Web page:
Orange County


Orange County was chosen as the sampling area for our third round of testing based on its conjunction of high ground water dependence with heavier pesticide use. Pesticide use maps show the highest use per unit of area in the highly productive agricultural area known as the “black dirt” (organic soil) region used for concentrated vegetable production. The County Soil and Water Conservation District (SWCD) recommended candidate sampling sites and sampled the wells of those landowners who agreed.

Orange County relies heavily on local ground water for both public supplies and individual household wells. The largest urbanized areas are served by public water supply systems that use surface water and reservoirs. Smaller developed areas typically have water districts employing wells, while hamlets and isolated houses rely on individual wells.

Orange County has been one of the fastest growing areas of New York, developing heavily along its transportation corridors of NY Route 17 and the Thruway. The rapidly urbanizing Goshen area (photo below) is near the famed “black dirt” intensive vegetable production area.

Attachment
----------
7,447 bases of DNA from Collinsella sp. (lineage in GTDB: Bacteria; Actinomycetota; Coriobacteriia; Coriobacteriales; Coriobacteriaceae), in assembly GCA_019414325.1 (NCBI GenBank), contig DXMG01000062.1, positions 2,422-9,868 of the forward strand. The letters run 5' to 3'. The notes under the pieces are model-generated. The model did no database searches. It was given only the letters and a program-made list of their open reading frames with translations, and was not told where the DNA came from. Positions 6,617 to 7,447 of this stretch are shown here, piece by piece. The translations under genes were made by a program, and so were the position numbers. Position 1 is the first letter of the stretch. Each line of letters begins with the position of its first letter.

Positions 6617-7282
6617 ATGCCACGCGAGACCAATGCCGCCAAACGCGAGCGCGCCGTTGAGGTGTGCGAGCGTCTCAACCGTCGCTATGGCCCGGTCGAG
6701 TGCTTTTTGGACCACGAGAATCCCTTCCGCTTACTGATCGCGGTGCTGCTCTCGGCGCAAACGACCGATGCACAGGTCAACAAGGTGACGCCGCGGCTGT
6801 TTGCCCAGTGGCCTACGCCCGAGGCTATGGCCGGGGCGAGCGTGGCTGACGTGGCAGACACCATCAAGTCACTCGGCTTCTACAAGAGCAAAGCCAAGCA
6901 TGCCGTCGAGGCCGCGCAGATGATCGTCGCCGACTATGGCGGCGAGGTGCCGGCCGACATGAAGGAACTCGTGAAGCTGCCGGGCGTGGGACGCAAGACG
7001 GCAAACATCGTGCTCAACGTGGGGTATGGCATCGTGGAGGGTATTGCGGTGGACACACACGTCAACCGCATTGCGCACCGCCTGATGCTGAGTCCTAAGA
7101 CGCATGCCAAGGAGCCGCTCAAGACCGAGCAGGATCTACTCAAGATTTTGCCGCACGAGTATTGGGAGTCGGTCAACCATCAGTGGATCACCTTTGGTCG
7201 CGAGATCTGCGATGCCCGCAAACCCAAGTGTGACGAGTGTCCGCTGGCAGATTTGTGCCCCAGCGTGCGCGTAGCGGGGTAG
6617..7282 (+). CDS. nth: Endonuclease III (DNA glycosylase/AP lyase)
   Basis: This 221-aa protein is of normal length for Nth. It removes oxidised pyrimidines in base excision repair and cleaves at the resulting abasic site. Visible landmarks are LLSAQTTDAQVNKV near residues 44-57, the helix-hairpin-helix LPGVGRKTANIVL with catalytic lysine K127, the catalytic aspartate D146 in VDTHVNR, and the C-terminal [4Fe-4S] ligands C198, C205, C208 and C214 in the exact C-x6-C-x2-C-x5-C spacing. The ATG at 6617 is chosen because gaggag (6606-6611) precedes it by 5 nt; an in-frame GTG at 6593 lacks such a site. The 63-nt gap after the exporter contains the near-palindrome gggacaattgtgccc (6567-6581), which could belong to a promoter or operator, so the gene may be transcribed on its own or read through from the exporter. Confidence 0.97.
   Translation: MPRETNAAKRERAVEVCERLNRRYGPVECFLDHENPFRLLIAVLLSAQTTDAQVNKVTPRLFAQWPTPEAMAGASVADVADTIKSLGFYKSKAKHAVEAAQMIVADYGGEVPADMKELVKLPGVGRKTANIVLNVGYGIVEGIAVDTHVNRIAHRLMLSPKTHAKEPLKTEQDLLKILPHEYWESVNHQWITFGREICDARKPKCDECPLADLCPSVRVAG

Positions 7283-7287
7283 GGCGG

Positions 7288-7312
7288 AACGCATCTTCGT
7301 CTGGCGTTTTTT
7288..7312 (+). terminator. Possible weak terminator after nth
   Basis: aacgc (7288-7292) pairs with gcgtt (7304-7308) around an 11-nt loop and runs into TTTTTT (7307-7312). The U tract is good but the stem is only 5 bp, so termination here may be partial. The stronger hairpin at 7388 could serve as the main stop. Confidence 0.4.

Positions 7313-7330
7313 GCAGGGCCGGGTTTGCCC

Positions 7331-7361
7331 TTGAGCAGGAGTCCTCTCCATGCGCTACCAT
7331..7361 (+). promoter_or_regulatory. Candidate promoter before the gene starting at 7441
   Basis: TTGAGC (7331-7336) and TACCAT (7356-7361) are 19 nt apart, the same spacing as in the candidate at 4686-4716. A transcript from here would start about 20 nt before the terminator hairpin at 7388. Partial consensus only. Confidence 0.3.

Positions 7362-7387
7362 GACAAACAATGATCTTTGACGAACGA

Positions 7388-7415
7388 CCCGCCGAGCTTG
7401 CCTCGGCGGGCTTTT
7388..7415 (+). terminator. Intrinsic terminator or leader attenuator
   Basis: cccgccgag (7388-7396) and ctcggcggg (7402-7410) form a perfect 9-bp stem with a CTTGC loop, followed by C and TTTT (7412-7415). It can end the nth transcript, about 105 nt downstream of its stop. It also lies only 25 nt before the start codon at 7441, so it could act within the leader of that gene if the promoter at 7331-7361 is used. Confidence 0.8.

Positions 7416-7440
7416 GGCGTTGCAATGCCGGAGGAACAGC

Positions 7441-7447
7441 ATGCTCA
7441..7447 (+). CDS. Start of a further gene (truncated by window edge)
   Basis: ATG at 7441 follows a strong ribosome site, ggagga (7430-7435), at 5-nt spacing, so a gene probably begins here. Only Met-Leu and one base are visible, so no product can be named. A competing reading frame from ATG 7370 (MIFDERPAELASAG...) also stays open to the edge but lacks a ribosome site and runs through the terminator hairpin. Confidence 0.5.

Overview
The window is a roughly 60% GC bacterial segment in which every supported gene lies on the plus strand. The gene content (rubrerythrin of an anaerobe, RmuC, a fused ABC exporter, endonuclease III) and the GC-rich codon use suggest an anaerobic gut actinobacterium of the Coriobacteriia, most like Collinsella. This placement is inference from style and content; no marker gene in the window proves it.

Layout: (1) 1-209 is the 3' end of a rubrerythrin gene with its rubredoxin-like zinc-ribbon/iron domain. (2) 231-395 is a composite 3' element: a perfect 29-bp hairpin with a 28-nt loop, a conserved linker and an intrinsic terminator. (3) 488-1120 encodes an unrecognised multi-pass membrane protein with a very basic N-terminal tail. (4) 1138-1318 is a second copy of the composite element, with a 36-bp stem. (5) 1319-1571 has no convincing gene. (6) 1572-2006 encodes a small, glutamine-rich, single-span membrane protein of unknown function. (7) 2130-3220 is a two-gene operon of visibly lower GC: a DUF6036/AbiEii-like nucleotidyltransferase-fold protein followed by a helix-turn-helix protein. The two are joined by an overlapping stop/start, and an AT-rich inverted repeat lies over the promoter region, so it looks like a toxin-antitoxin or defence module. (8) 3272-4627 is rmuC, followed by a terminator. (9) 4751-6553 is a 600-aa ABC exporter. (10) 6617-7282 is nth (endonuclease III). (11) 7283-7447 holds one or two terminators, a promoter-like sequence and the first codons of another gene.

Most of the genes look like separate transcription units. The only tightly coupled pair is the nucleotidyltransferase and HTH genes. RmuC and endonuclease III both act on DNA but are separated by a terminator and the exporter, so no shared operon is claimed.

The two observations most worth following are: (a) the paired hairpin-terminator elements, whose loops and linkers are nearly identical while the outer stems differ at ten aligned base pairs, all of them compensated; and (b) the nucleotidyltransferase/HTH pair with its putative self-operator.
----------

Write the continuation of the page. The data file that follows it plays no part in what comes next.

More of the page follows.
Orange County SWCD staff sampled 40 wells in 2007. As in Cortland and Schenectady counties, State lab analysis found no detectable levels of any of the 93 pesticides for which they tested with detection limits of 1 µg/L (1 part per billion) or less. Cornell’s immunoassay analysis found quantifiable levels of atrazine (two samples) and diazinon (one sample), but all at levels that were well below relevant drinking water quality standards. There were also even lower non-quantifiable trace detections of atrazine (3 samples), diazinon (1 sample) and metolachlor (5 samples). Nitrate results were good, with only one well above 5 mg/L nitrate-N, and none over 6 mg/L.

The work in Orange County provided an interesting contrast with concurrent round 4 work in Cayuga County.

Orange County wells were sampled in 2007 originally (round three), and resampled five times in 2011-2012. Detections in the original round were solely via ELISA, and all at trace levels. The 2011-2012 samples were also very clean (in pesticide terms) with one of 25 samples having a low level of dicamba, another having a low level of clethodim, and one with low levels of metolachlor ESA and dicamba.

Fully detailed resampling results, with the original results from the same wells, are included in a PDF:

PDF revisit detections report: pesticides-resampling-detections

Aerial view of Goshen and black dirt area
Aerial view of Goshen and black dirt area